Mental health in the workplace is one of the most challenging issues leaders and managers face. Overlooked for years, it is now widely acknowledged that mental illness can have a huge impact on productivity, to the tune of $10 billion a year.
In the lead-up Mental Health Week 2016, Leadership Matters quizzed Nick Arvanitis, Head of Workplace Research & Resources at beyondblue, about what leaders and managers need to know about mental health at work.
What happens when we ignore mental health in the workplace?
Firstly, there’s an individual impact, says Arvanitis. “It’s very important for people to seek treatment and support early on when they realise they might be struggling with the symptoms of a mental health condition.” Concern about their ability to remain in the workforce might prevent an individual from seeking treatment, which have a detrimental effect on their quality of life
There’s also the organisational impact. “We know that people with mental health conditions are generally, if they’re not managing their conditions well, are less productive in the workplace,” says Arvanitis. “They’re more likely to turn up to work and not be fully productive, they’re more likely to take days off work, if their mental health condition is related to their work then there’s the potential that a stress claim is submitted and that can impact on their employer as well.” The onus, he says, is on organisations to promote a mentally healthy workplace, identify how the working environment could be a potential stressor and take action to minimise those stresses.
What are some of the signs that a workplace has a problem with mental health?
There are some telltale signs to watch for:
- A high level of stigma surrounding mental illness, which can prevent people from discussing mental health in the fear that their employer or manager is not educated about the prevalence and impact of mental health conditions. “People may feel that they may be discriminated against if they do put up their hand,” says Arvanitis.
- High levels of stress with no processes in place to identify the potential stressors that affect workers, and no action taken to minimise those stresses. “A lot of people don’t realise the legal responsibilities for employers when it comes to reducing job stress in the workplace,” says Arvanitis. “OH&S obligations that exist in every state and territory apply to physical health but they also apply to mental health…If managers and senior leaders don’t speak to frontline staff to identify what stressors they face, that’s a sign that an organisation isn’t taking mental health seriously.”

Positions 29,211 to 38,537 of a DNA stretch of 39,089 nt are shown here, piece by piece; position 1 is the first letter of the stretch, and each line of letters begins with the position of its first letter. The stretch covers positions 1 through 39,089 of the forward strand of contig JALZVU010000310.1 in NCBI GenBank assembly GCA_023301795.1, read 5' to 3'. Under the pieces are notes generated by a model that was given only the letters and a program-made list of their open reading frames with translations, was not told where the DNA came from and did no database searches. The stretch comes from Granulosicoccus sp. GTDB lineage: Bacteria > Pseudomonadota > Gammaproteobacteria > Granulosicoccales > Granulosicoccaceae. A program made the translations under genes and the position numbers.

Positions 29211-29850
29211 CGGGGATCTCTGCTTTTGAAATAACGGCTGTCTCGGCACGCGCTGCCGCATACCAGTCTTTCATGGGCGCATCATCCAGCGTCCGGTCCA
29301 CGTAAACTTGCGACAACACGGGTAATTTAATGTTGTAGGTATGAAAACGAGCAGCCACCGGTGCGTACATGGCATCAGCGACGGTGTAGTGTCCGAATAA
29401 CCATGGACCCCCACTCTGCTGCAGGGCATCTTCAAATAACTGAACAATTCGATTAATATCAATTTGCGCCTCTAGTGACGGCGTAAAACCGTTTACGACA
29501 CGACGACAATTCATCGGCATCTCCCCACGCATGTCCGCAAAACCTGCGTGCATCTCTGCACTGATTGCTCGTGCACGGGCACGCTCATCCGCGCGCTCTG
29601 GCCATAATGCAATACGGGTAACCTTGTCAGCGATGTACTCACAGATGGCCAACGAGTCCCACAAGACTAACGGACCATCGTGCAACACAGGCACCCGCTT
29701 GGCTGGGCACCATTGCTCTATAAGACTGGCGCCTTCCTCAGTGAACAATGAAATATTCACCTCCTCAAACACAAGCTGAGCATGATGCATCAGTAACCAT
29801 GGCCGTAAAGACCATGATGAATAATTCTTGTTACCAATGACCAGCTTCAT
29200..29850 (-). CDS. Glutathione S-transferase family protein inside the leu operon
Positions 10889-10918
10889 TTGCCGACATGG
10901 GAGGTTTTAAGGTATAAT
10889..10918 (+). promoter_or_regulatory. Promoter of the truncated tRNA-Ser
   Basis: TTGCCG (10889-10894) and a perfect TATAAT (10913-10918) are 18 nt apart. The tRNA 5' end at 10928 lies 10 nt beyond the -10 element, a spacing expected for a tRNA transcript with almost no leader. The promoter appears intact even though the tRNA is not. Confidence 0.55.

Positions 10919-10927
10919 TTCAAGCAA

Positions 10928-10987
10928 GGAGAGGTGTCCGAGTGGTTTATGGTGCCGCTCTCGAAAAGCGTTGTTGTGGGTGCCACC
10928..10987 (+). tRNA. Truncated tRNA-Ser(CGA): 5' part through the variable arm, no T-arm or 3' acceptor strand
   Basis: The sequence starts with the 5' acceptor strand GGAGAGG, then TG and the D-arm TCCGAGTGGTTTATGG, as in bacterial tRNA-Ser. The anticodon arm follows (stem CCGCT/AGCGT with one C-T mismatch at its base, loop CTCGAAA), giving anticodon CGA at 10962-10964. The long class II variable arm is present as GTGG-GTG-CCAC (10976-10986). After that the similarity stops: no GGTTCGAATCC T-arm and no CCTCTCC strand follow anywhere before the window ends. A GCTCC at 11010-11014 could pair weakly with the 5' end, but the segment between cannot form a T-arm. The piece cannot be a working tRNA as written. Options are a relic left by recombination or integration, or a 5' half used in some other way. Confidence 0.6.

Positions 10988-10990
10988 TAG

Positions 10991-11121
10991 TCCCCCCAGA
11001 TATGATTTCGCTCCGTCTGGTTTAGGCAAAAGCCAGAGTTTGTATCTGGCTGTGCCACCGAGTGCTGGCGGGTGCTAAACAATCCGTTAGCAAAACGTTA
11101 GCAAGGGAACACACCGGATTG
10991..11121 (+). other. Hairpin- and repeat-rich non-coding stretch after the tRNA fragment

- The absence of internal support services is often an indication that a workplace may have a problem with mental health. Another sign is a lack of promotion of external support services, so that if someone is struggling with a mental health condition they know where they can go for help, Arvanitis explains.
Who is at risk?
There are a range of risk factors that are found in most industries and workplaces, says Arvanitis. These general stressors include long working hours, time pressures, not having support from managers or colleagues, a feeling of a lack of control over work and no flexibility.
Ultimately what we want to do is create an environment where it’s perfectly normal to have a conversation about mental health and mental illness.
“We also know on top of those general factors that there are some specific industries or workforces that have unique risk factors,” Arvanitis says. Police and emergency services workers face challenges around exposure to trauma, difficult interactions with the public, shift work and the inherent danger that comes with the job. Hospital sector staff face similar challenges, while in the mining industry fly-in-fly-out workers often must contend with social isolation and disconnection from their family and support network. “It’s important for each industry to have an understanding of what the particular challenges are and the best way to do that is for employers to speak to their staff,” he says.
What role do managers and leaders have in creating a mentally healthy workplace?
“Ultimately what we want to do is create an environment where it’s perfectly normal to have a conversation about mental health and mental illness, and people as much as possible feel comfortable to put their hand up when they are struggling,” says Arvanitis. Having contact with people who have experienced mental health conditions is one way to reduce the stigma surrounding the issue. “We encourage managers and leaders, as much as they feel comfortable, to share their personal experiences of mental illness.”
Managers and leaders should have a basic understanding of the signs and symptoms of mental health conditions, so they can spot changes in behaviour which could indicate a person has a problem. “It may be that a person is generally sociable and they start to withdraw socially, or they’re a high performer and their performance drops,” says Arvanitis. A private conversation about that person’s wellbeing – rather than their performance – may follow. Managers should have “the skills and confidence to approach someone in a way that’s going to lead to that person getting the support they need.”